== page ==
The region’s cultural shores are currently awash with new musicals. Bolton’s Octagon Theatre is right now premiering, “The Book Thief – the musical”. A couple of weeks back, here at the Lowry, your doughty reviewer saw, “Identical – the musical,” and I’ll be back next month for “The Color Purple – the musical.” Tonight, meanwhile, it’s “Fisherman’s Friends – the musical”.
Is this a sign of a population in desperate need of a cheery song or two to lift its spirits? Perhaps. If so, batten down your hatches, me hearties, for a veritable tsunami of sea shanties is heading your way. “Fisherman’s Friends – the musical” showcases 32 (yes, thirty-two) songs; one or two new compositions, but mostly authentic folk and shanty (as verified by my music consultant for the night).
The (fact-based) story of Fisherman’s Friends, the shanty-singing ‘buoy band’ (not my pun) of Port Isaac in Cornwall, has been told several times (and has apparently not yet been squeezed quite dry: after this year’s “Fisherman’s Friends: One and All” film sequel, a further sequel is in development).
A&R man, Danny Anderson, arrives in the Golden Lion (serving ale to local fisherman since the mid-nineteenth century) to the kind of frosty welcome reserved for the most obnoxious of ‘emmets’ (look it up before you next visit Cornwall, and be forewarned). If he starts out lower than a crab’s belly, he soon digs himself into a lugworm’s burrow by conflating these proud Cornishmen (and women) with Dorset pop sensations, the Wurzels.
Narrowly escaping sharing the fate of his expensive car (which is about to be carried off by the incoming tide) Danny tries to redeem himself by promising the Fisherman’s Friends (all regulars at the Golden Lion) that he can get them a recording contract with Island Records. Some of the group are quite keen (like Rowan, who inherited, along with the Golden Lion, massive debt now threatening him, his wife and their newborn with bankruptcy and homelessness). Others, like founding member Jago (Robert Duncan) and son, Jim, are dead set against. Not without reservations, Jago’s granddaughter, Alwyn, persuades the men to record a demo. Fame, fortune and a headline gig at Glastonbury await…or do they?
Danny, we soon learn, is someone for whom the truth is a manageable inconvenience. In reality, he is no longer employed in A&R (Artist and Repertoire) development with Island Records. Neither is his (former) boss eager for the Friends to hurry up to London and audition for her in person. On Danny’s say so, and believing a deal is all but signed and delivered, the men head for the capital.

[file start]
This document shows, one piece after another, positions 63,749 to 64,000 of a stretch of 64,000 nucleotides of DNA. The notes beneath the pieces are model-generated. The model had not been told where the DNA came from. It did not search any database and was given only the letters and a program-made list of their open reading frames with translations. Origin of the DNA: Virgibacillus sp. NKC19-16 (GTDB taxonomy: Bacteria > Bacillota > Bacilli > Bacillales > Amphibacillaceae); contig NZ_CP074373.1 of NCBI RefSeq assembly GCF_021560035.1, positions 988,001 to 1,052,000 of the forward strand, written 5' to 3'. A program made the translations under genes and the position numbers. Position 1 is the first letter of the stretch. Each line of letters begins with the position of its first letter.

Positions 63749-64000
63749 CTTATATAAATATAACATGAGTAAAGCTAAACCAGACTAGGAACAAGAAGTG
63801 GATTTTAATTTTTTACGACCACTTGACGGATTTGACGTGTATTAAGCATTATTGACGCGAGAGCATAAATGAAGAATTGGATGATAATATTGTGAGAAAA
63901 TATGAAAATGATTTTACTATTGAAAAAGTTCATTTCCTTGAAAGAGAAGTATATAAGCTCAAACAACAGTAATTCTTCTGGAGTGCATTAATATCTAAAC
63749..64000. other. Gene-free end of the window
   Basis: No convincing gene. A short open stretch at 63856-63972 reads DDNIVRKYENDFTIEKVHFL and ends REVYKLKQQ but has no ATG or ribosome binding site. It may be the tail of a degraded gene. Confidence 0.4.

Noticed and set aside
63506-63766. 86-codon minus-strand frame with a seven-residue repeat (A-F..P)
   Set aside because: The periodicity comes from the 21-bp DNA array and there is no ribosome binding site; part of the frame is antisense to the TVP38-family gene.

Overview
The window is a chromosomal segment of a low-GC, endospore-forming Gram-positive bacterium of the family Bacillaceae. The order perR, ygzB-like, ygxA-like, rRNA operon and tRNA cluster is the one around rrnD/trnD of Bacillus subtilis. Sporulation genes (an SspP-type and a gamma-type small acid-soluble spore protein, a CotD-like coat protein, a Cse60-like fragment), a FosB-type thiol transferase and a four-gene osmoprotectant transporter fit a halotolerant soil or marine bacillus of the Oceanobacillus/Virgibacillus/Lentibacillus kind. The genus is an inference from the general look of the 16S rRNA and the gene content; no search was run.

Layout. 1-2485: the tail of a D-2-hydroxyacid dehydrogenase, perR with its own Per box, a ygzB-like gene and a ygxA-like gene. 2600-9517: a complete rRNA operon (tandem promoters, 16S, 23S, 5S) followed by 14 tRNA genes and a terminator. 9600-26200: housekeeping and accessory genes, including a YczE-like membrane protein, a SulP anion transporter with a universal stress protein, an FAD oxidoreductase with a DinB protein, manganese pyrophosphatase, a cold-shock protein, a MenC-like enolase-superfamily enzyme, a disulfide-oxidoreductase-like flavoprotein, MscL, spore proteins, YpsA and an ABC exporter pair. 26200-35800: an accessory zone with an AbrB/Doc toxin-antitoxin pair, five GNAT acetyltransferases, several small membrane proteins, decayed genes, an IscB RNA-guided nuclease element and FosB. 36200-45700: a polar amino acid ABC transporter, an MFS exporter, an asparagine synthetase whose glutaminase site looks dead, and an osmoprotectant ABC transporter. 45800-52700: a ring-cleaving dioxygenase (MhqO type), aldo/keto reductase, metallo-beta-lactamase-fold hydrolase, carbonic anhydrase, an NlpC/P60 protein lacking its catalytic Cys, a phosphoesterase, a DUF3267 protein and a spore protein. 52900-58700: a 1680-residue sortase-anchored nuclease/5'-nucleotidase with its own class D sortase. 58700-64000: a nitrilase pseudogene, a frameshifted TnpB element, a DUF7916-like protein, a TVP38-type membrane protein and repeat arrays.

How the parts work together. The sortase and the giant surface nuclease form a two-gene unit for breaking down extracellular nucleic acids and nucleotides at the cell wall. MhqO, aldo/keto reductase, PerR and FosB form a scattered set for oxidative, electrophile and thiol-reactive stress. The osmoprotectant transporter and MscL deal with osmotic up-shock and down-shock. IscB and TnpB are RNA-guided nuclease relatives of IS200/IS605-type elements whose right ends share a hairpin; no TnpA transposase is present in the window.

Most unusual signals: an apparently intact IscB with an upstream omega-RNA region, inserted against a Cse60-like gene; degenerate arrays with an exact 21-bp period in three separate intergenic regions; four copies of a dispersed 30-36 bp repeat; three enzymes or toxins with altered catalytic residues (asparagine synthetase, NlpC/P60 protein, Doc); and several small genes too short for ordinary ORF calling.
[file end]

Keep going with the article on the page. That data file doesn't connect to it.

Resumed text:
A further inconvenience for Danny is his growing affection – despite being firmly warned off by her dad, Jim – for Jago’s granddaughter, Alwyn.
Is the lying, manipulative, self-serving Danny on the verge of an enormous redemption? Given that he has already betrayed his pledge to honour the Friends’ code – Truth, Respect, and Community – things are not looking good. Will it all end in tears, or can it possibly end in chart success and the Pyramid stage at Glasto?
It may seem churlish to the point of perversity to suggest that a musical has too many songs but, particularly in act one, this is how it feels. Like an egotistical headline star, the shanties gobble up so much stage time, too little is left for character, dialogue and plot. The shanties themselves are often overlong – never mind hauling nets in Lundy or Sole, some of these shanties are long enough to haul in RMS Queen Mary, currently anchored in Long Beach, California.
The singing is exceptional but, before the interval, there is the sense of being at a concert with a bit of acting squashed, grudgingly, into the small gaps between the songs. This matters because, if we don’t care about Danny and Alwyn, Rowan (Dan Buckley) and wife Sally (Hazel Monaghan), and the rest, we don’t really have a musical drama.
Fortunately, after the break, the story and the songs work in much closer harmony – a trio between grandmother Maggie (bona fide Cornishwoman, Susan Penhaligon), and Alwyn and Sally is a dramatic highlight.
“What you’ll regret is the trouble you didn’t get into,” the older woman counsels, over a bottle of rosé Prosecco. Wise words, indeed.
A generous audience laps up the occasional salty humour. “Skip the medicine; suck on a Fisherman’s Friend!”
As noted, the Friends sing admirably and not always acappella; there is an ensemble of experienced and respected folk musicians (my music consultant asks that I make special mention of Louisa Beadel, drums and percussion, which I am happy to do).
Parisa Sharmir in the role of Alwyn (“the Patti Smith of Port Isaac”) shows off a fine, clear, tuneful voice, as well as a feisty charm. Dialogue that veers from prosaic to clunky proletarian “poetry” doesn’t help other cast members create a sense of character. Jason Langley’s Danny is stuck as a less than endearing, youthful clone of Bradley Walsh.
Stepping up for the night, Hadrian Delacey fares better as Jim, but he does have the advantage of that fabulous singing voice.
It’s quite a long show (150 minutes plus interval) – room for ruthless editing, I’d say – but there’s plenty to enjoy in the music, even so.
The audience, by the way, loves it. Spirits duly raised (without a smuggler in sight).